Saturday, 22 September 2012

The Alabama connection


Alabama might at first sight seem to be a part of the United States which is not particularly close to China. Big Chinatowns are in San Francisco and New York. Most people in China think the United States consists of New York, Los Angeles and perhaps Texas. So why the current Chinese interest in Alabama?


The reason for the developing economic relationship between China and Alabama (and the rest of the South East US) is the surge in China's outward direct investment. In the 1990s and the early 2000s, manufacturing shifted to China to take advantage of low land and labor costs. In recent years, labor costs have risen dramatically in China and there has been a massive property boom that has pushed up land prices,  while the Chinese yuan has risen over 40% since 2005 after adjusting for inflation, so it is now increasingly profitable to move production to cheaper locations outside China. Land and labor costs are lower in the South East than other parts of the US, attracting Chinese companies more readily than more expensive locations further north.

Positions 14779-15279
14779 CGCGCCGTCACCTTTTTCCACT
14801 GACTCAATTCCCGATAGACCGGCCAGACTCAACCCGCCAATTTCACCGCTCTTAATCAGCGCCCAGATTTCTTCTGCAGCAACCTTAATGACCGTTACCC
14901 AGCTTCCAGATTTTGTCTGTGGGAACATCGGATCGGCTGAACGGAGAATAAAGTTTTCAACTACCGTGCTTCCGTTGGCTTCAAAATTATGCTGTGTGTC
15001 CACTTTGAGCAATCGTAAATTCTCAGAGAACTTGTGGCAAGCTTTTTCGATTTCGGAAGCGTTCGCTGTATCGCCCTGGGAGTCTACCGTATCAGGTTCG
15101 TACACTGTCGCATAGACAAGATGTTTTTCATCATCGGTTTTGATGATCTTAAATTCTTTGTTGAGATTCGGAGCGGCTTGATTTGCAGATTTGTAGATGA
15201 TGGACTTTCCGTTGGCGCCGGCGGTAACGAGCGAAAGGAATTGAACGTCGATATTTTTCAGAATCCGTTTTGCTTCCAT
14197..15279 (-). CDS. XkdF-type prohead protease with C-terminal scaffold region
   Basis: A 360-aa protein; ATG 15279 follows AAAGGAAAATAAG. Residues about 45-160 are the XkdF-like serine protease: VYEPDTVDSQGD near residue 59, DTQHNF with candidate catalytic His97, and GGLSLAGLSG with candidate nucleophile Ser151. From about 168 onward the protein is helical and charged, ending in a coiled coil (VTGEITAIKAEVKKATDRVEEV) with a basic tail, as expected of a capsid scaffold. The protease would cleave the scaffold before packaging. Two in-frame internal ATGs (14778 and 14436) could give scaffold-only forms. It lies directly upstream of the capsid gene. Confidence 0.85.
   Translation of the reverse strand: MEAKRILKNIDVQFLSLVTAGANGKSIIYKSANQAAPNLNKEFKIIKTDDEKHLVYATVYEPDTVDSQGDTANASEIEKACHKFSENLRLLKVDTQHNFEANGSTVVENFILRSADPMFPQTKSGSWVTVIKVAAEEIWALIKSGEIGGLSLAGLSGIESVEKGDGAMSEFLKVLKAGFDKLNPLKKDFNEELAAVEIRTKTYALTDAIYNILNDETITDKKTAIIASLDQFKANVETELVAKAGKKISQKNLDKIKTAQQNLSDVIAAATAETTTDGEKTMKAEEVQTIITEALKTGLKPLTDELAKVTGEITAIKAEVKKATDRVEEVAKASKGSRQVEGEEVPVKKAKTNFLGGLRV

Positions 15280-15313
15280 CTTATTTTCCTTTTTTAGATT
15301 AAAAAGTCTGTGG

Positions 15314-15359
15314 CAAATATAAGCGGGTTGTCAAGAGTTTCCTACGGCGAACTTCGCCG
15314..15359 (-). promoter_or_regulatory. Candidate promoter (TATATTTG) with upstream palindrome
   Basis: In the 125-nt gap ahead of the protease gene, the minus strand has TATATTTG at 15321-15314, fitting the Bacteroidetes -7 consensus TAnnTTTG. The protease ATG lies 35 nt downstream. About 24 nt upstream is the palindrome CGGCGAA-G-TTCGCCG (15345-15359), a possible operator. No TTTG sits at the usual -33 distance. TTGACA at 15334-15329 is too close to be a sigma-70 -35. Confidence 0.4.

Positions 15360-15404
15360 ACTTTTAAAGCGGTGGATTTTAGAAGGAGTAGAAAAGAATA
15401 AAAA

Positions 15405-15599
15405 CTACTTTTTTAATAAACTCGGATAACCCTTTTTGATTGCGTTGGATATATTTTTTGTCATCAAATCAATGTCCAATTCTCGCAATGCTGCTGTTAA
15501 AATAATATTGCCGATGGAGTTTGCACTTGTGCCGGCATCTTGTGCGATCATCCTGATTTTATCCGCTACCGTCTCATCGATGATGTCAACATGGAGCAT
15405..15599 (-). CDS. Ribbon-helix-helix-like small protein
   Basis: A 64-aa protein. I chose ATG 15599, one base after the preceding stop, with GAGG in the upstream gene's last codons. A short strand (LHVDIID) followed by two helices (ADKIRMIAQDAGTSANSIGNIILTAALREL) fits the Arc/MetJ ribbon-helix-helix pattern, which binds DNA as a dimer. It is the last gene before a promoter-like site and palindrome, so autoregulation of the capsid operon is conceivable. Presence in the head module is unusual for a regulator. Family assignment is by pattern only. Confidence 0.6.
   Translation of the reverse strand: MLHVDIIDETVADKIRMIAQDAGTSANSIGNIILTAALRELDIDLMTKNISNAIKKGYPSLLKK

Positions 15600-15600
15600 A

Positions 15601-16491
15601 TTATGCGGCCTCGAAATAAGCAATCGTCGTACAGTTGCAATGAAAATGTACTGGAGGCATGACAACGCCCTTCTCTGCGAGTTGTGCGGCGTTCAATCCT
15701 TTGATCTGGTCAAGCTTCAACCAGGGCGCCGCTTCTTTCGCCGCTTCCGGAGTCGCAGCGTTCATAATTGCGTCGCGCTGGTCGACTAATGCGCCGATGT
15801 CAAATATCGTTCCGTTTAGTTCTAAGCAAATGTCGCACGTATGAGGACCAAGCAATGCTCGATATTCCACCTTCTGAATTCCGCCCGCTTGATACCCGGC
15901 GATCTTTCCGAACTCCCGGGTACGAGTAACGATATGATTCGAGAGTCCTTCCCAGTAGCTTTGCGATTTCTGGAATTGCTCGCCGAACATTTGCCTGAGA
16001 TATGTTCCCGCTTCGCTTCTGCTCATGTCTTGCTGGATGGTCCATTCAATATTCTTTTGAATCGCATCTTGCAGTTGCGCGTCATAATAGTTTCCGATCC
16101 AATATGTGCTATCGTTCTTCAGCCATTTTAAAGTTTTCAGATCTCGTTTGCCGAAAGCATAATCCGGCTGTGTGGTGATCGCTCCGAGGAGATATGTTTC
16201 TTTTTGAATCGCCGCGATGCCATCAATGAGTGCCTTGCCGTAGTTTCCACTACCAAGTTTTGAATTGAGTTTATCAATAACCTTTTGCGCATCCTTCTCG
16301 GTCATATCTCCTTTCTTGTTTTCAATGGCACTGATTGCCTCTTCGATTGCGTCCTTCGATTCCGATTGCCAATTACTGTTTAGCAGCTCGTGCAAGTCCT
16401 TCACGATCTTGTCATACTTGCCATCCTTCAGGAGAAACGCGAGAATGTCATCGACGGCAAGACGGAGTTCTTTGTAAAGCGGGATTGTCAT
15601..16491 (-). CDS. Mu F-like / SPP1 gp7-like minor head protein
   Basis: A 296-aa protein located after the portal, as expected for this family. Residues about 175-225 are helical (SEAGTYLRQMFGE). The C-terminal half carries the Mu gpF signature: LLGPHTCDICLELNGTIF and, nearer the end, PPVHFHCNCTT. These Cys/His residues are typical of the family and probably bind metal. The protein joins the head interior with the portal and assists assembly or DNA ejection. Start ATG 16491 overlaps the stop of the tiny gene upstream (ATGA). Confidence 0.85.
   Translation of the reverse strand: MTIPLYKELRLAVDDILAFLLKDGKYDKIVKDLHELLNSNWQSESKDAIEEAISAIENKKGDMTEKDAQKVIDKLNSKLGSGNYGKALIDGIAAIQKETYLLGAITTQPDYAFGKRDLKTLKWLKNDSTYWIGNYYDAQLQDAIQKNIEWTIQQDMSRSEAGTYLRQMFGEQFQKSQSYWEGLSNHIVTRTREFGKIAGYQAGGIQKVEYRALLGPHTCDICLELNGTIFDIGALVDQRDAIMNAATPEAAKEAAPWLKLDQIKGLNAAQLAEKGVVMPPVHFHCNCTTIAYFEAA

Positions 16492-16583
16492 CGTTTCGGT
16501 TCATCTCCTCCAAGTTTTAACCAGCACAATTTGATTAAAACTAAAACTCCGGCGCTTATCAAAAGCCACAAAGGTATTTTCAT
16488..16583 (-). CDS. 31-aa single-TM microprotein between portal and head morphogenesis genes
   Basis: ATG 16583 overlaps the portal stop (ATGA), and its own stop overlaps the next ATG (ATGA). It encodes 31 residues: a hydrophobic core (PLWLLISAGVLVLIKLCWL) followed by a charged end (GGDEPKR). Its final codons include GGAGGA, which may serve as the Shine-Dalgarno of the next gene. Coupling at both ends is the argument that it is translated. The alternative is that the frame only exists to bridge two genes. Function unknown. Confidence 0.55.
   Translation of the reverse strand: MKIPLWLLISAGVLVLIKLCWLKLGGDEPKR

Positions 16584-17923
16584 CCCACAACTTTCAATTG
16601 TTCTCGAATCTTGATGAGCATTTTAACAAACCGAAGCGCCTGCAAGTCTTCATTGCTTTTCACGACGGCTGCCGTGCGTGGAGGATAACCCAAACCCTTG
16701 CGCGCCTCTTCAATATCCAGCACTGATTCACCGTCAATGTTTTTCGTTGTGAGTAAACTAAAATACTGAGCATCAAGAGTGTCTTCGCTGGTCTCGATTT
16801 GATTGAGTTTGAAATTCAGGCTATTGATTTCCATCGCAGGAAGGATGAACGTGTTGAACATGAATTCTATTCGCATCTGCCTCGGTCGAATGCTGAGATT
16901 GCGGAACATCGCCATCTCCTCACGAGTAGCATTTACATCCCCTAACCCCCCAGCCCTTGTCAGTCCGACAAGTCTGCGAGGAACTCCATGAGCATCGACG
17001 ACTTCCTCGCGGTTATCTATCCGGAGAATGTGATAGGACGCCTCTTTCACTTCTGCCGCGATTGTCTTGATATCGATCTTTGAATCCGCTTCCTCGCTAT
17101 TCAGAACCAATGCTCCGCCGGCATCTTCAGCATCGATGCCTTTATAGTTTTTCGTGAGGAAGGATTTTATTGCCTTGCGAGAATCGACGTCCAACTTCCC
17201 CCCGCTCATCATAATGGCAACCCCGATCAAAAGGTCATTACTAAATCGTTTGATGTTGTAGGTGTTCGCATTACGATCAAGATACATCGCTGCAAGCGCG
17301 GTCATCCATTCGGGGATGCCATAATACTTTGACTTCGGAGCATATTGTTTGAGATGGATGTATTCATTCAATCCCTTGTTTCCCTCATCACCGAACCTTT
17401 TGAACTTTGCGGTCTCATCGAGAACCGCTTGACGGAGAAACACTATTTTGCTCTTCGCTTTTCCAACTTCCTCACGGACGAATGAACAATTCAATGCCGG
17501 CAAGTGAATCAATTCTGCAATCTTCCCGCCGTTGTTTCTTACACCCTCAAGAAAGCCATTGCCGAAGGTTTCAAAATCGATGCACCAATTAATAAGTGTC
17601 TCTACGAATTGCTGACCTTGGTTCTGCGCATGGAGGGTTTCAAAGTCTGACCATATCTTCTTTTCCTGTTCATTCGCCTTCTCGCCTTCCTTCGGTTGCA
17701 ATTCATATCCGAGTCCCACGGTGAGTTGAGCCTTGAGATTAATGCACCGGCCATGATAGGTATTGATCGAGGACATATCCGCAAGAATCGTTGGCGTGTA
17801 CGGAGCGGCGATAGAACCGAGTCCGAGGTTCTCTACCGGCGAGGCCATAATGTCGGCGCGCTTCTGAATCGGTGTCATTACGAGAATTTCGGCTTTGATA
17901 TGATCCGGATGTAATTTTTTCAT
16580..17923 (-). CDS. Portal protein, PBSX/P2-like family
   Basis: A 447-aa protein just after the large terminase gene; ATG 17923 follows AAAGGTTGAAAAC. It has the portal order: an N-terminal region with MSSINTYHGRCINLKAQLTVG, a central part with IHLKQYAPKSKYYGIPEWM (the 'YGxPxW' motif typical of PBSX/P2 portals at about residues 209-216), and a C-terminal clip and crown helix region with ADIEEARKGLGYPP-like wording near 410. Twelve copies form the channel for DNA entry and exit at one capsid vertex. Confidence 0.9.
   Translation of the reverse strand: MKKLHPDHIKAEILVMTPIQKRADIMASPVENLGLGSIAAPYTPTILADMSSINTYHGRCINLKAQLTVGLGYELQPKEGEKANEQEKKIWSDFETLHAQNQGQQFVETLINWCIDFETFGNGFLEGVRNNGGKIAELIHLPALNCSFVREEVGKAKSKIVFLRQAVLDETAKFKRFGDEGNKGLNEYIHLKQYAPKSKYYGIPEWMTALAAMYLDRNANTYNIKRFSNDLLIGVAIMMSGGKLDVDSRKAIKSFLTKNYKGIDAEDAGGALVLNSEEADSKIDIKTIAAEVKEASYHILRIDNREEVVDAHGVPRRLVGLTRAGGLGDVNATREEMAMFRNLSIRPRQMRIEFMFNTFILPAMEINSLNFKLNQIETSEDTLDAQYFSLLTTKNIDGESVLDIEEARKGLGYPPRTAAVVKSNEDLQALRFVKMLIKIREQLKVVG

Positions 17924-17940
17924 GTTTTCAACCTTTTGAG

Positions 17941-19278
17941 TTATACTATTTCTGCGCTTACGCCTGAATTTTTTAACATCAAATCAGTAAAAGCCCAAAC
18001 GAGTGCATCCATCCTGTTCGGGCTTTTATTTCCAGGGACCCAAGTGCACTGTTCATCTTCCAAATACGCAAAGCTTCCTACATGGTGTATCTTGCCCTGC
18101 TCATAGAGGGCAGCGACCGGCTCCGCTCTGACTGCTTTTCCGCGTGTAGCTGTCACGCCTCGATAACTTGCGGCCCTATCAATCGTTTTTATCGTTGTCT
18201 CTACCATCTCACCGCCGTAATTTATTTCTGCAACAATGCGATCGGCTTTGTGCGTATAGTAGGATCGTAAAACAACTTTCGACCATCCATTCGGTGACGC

Although you might not expect rugged individualists in the Deep South to have a similar outlook to the inhabitants of a "communist" country like China, there are similarities in outlook. For example, both communities place a strong value on the family and are noted for their hospitality. Nevertheless, it takes time and effort to develop mutual understanding. The Alabama China Partnership that is fostering the growth of Chinese investment in the state devotes serious attention also to cultural events that can help Chinese and Americans to get to know and understand each other. Both at this week's Economic Summit in Dothan and next week's ACP Fall Symposium in Monroeville, Chinese participants have a chance to taste local culture in the form of a performance of a play based on the novel "To Kill a Mocking Bird" and a loud blues band, Ruffwaters, while Alabamans hear traditional Chinese songs and see sand paintings by a Chinese member of Cirque du Soleil. Sitting next to me as I write this is Hunter Johnson, a composer from California who composes and produces music to accompany the sand painting, working closely with the painter to ensure that the music fits changes in her routine.